Stephen Antonakos

Stephen Antonakos

    Known for his abstract work with neon, the artist Stephen Antonakos died in New York City of a heart condition on Aug. 17 at the age of 86. He was a longtime resident of Sag Harbor and showed regularly at the Drawing Room, a gallery in East Hampton. 

         Mr. Antonakos’s artwork is in the collections of the Whitney Museum of American Art, the Museum of Modern Art, the National Gallery, and other major institutions, and has been examined in many catalogues and publications. He had executed more than 50 public works installed in major cities around the world, and, in 2011, received lifetime achievement awards from the National Academy of Art and the Greek American Foundation.

    He was born on Nov. 1, 1926, in the Greek village of Agios Nikolaos, Laconia, where his family said he often watched the sun rise. At the age of 4, he moved to New York with his family, who included his parents, Thomas and Evangelia Gregory Antonakos, his older brothers, Bill, Peter, and Tony, and an older sister, Kanella. They lived on the Upper East Side of Manhattan and then in Bay Ridge, Brooklyn, where he attended junior high and high school. After serving in the Philippines during World War II, he returned to Brooklyn, where he attended community college and became an illustrator for advertising agencies.

    In the 1950s, influenced by the Abstract Expressionists, Mr. Antonakos decided to concentrate on  art and showed in group exhibitions organized by Allen Stone. He began working in neon in 1960. Avoiding representation, illusion, and symbolism, he saw his work as “real things in real spaces.” He used neon and architectural placement of forms.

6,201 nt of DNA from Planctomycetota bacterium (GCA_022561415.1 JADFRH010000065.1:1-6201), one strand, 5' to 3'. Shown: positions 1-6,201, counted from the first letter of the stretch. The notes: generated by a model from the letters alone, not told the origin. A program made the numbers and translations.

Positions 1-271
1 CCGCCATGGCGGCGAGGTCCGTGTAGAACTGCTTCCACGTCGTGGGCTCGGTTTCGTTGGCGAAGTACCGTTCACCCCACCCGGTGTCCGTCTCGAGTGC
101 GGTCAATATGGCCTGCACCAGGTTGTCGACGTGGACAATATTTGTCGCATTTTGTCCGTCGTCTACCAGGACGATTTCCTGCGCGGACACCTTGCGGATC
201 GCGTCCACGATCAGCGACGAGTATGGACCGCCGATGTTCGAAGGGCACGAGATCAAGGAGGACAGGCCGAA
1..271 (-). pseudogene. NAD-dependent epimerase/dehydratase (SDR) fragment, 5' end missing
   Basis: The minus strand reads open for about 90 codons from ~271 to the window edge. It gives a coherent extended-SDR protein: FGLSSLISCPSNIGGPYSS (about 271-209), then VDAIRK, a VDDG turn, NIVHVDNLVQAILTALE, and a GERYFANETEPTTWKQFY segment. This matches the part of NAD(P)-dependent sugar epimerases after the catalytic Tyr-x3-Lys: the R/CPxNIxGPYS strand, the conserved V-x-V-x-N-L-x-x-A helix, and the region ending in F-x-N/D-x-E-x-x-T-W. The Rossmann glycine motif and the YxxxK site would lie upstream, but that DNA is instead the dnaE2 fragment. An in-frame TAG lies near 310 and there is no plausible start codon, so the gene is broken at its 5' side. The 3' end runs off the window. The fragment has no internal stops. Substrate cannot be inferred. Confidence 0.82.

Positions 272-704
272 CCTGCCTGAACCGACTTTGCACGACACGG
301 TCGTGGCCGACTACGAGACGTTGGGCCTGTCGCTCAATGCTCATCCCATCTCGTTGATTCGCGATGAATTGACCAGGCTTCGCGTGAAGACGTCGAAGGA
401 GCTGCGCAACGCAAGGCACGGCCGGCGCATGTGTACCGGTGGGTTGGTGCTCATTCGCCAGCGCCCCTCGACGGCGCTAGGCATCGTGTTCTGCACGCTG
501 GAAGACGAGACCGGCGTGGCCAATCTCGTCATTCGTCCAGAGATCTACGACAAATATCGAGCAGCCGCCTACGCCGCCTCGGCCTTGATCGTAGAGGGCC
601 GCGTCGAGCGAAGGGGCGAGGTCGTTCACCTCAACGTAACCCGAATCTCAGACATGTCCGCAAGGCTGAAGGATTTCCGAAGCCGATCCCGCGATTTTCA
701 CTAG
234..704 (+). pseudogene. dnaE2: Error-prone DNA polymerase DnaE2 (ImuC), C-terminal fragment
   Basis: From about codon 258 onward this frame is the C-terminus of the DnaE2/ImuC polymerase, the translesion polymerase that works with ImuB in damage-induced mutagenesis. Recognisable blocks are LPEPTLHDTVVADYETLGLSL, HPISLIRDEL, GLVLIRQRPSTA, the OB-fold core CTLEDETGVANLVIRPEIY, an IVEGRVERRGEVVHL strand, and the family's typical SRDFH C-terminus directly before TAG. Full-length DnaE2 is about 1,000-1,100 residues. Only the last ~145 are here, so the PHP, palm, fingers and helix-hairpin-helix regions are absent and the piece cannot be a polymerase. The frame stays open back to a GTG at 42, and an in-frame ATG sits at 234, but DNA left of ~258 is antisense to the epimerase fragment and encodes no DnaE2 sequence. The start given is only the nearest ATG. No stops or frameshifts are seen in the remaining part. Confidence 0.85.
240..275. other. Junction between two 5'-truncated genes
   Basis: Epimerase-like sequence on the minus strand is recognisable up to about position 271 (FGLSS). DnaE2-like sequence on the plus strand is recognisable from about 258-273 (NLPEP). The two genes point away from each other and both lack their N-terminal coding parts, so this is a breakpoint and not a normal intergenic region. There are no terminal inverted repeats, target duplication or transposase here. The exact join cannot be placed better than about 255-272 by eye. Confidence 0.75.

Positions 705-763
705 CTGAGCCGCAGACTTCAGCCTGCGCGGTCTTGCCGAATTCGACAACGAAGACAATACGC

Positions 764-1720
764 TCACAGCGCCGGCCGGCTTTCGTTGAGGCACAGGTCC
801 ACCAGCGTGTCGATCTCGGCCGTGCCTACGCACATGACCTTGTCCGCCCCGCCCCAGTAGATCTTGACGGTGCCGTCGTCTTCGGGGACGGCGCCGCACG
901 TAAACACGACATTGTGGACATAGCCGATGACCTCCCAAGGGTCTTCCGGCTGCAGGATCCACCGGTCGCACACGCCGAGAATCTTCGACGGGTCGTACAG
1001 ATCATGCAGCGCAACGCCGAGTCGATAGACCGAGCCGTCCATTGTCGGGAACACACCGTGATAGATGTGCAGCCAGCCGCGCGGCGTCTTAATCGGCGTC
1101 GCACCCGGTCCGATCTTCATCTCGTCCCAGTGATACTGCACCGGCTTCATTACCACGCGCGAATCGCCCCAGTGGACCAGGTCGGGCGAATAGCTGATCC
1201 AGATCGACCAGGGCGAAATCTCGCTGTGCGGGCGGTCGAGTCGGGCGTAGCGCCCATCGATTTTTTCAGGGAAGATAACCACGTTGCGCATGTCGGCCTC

His creative output also included artists’ books, reliefs, collages, prints, and an enormous collection of drawings on paper and vellum. A recent series of cut or crumpled gold leaf sheets continued his investigation of light. Among his most important exhibitions, he showed his work at Documenta in Kassel, Germany, in 1977, the Venice Biennale in 1997, and in a retrospective in Athens. His New York dealer was Lori Bookstein Fine Art in Chelsea.

    Mr. Antonakos and his wife, Naomi Spector, came to Hempstead Street in Sag Harbor in the late 1980s after several summers in Greece, where he drew inspiration from his surroundings. He continued that work here, sketching in pencil as he had done at a sun-lit back table there. Models of two complete spaces he conceived in Greece were exhibited at the Drawing Room in 2006. His most recent exhibition there, at the beginning of the year, contained works from the 1960s and 1970s.

     Mr. Antonakos is survived by Ms. Spector and his children, Stephen B. Antonakos, a musician, and Evangelia Mary Spector Antonakos, a mathematician. His children live in New York City, where Ms. Spector divides her time.

    A funeral was held on Saturday, Aug. 31, at St. John the Baptist Greek Orthodox Church in Manhattan. Burial followed that afternoon at Oakland Cemetery in Sag Harbor.